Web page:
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How Much Does it Cost: Web Hosting

An earlier Tip looked at the cost of registering websites. This time, we will look at the cost of actually renting space on the World Wide Web.

Often, your ISP (Internet Service Provider) provides you with a website, but the address will be something like http://hometown.aol.com/your_sitename_here/. While these might be fine to build a fan site for your favorite celebrity, it’s probably not the kind of image you want your company to project. Reviewed here are services provided by web hosting companies, sometimes called web presence providers (WPP).

There’s a lot of competition in this market, because geography is irrelevant. For instance, one organization for which I'm the webmaster, NABE, is headquartered in Washington, whose website is managed by this writer in Cleveland, from a web server located in Nashville. As long as your computer is connected to the Internet, managing a website one thousand miles away is no different than managing one hooked up on your LAN.

The Basics

Competition has pushed providers into offering packages clustered around three price points. Most companies have a low-end package that costs about $10 a month, an intermediate package that runs in the $20 to $30 range, and advanced packages that start at about $50 a month or more. As you pay more, you get more. But what is it you are getting? The services you get from a web host can be divided between the basic services and the extras.

The basics, in my view, are storage (how big your site can be), bandwidth (how busy the site can be), and email. To illustrate, here’s what you can get from the company that provides BJK Research's site, ICG Link in Nashville, Tenn. Its $10 a month plan gives you 10 MB of storage, 1 GB a month of bandwidth (data transfers), and 1 email account, with unlimited email alias and forwarding accounts. The intermediate package gives 100 MB of storage, 5 GB of monthly bandwidth, and 25 email accounts. ICG’s advanced plan has 300 MB of storage, 10 GB a month of bandwidth, 40 email accounts and a secure server (for credit card processing, etc.)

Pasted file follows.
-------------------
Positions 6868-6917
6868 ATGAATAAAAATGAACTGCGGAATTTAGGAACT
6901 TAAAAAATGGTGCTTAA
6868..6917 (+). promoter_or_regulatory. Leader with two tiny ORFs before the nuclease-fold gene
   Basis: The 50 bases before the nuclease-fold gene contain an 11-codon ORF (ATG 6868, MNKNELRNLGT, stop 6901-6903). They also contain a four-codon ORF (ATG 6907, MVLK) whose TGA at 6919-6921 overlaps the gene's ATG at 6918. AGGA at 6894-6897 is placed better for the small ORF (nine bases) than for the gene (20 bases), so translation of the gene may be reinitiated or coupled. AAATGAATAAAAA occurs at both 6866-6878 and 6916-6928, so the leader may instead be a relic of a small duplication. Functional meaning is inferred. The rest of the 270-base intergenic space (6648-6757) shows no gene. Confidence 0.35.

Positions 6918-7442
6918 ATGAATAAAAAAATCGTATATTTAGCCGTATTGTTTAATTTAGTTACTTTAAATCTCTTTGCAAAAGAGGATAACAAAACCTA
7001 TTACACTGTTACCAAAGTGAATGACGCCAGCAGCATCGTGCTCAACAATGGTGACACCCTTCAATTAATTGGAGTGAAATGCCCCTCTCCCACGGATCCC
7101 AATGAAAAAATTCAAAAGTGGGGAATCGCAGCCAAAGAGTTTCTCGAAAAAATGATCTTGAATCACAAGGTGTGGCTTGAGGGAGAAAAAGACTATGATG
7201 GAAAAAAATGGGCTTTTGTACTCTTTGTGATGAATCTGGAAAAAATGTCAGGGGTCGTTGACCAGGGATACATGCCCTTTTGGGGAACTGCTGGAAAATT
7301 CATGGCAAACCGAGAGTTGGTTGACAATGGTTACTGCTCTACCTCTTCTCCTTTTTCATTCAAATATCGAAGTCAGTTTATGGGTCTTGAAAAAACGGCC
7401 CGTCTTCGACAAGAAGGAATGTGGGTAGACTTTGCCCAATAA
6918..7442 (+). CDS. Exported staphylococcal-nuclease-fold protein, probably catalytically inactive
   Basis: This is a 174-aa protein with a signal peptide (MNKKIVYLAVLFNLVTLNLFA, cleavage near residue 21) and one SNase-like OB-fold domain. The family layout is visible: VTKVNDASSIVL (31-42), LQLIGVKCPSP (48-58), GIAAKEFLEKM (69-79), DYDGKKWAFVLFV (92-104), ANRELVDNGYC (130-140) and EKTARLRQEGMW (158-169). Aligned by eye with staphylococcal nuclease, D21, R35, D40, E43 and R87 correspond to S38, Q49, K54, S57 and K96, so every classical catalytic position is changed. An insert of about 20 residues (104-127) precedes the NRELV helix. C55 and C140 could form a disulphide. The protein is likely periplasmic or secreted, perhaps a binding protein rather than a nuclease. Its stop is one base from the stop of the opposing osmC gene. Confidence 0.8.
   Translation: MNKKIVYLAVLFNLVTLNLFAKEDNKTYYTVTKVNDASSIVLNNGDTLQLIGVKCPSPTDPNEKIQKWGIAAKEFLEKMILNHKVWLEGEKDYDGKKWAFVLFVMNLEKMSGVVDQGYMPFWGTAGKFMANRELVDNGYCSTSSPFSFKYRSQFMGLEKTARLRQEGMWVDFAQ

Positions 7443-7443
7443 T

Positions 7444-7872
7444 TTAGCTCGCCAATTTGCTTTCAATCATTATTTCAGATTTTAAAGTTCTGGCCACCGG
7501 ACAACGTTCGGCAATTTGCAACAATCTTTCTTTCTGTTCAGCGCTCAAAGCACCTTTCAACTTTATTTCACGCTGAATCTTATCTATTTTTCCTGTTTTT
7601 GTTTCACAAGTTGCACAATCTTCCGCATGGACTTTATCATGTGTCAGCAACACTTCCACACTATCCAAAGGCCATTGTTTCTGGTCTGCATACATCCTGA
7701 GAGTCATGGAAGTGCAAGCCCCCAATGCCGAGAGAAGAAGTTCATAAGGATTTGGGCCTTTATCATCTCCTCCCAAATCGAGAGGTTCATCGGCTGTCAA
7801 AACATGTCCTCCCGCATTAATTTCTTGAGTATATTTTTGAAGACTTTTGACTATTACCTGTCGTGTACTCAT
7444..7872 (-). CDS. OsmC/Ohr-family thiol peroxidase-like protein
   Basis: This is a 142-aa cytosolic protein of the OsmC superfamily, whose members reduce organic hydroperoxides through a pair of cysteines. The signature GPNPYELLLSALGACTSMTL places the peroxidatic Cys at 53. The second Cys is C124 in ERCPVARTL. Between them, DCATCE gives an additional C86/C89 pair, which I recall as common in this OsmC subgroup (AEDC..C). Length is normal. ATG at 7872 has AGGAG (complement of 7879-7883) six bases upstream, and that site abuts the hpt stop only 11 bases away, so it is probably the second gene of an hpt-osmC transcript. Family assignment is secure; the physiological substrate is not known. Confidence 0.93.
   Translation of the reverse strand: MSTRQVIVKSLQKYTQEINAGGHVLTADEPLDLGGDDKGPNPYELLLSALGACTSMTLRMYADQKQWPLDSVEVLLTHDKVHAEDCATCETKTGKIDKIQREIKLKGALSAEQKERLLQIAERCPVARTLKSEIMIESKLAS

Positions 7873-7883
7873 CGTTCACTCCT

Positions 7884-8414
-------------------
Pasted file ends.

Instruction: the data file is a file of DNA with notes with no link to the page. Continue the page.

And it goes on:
Another company where I host sites is Via.Networks in Atlanta. The low-end plan from them is $15, and gives 50 MB of disk space, 2.5 GB of bandwidth, and up to 50 email accounts. Via.Networks's intermediate plan is $25, gives 300 MB of disk space, 10 GB of bandwidth, and 100 email accounts. Their $50 plan gives 750 MB of disk space, 25 GB of bandwidth, and up to 200 email accounts, but a secure server is extra.

Some other companies that you might want to look at include FatCow.com, a company that has been around for many years. A newer name in the hosting business, 1and1.com, has been advertising quite heavily in computer magazines.

The extras

There are a number of other factors you also want to consider. It doesn’t matter how inexpensive your website is if it is hosted at a company that has a poor connection to the Internet. If your pages don’t load quickly, visitors will go elsewhere. Look for companies whose servers are at data centers with multiple backbone feeds (very high capacity connections to the Internet) for the best performance. A server sitting in an office building at the end of a T1 line (a T-1 line only transfers 1.5 Mbps, slower than many cable modems) is going to be a lot less reliable. (You also need to realize that the types of plans here normally call for many different websites sharing space on one computer.)

The next thing to look for is the platform that runs the website. The two leading choices are the open-source Apache web servers running on Linux/Unix, or Microsoft Internet Information Server (IIS) on Windows 2000 or 2003 servers. My personal preference is Apache/Linux; they are more stable (less crashes) and have fewer security problems. (BJKResearch.com uses this combination.) However, if you are going to be developing applications that are tied closely to Microsoft Office, you may be better off with a Microsoft solution. If you are designing your own site, and plan to use Microsoft FrontPage and its special features, make sure the company supports the FrontPage server extensions.

Some sites have static pages that don’t do anything. But once you start adding forms, interactivity, and databases, you will need something to support those. Most hosting companies have some basic Perl or JavaScript solutions to handle things like forms or simple calculations. However, if you are planning a data-driven web site, you will need application support. The basic choices are PHP or ColdFusion (what BJKResearch is starting to use) with MySQL as the backend database, or Microsoft.Net using Microsoft SQL Server. If you don’t know what you need, look for companies that support as many tools as possible, so your future options are open.

Other things: ask whether the provider has some provision for password-protected sites (not required, but then you will have to build the password protection into your pages); the ability to have a secure server (SSL) to conduct e-commerce solutions; the ability to offer WebMail interfaces, so that you can access your email from a browser (great when you are on the road.)

It didn’t take long to plunge into what seems to be a jungle of acronyms and technical terms on this topic. If you have questions, please let me know.

(An earlier version of this story ran in the March issue of NABE News.)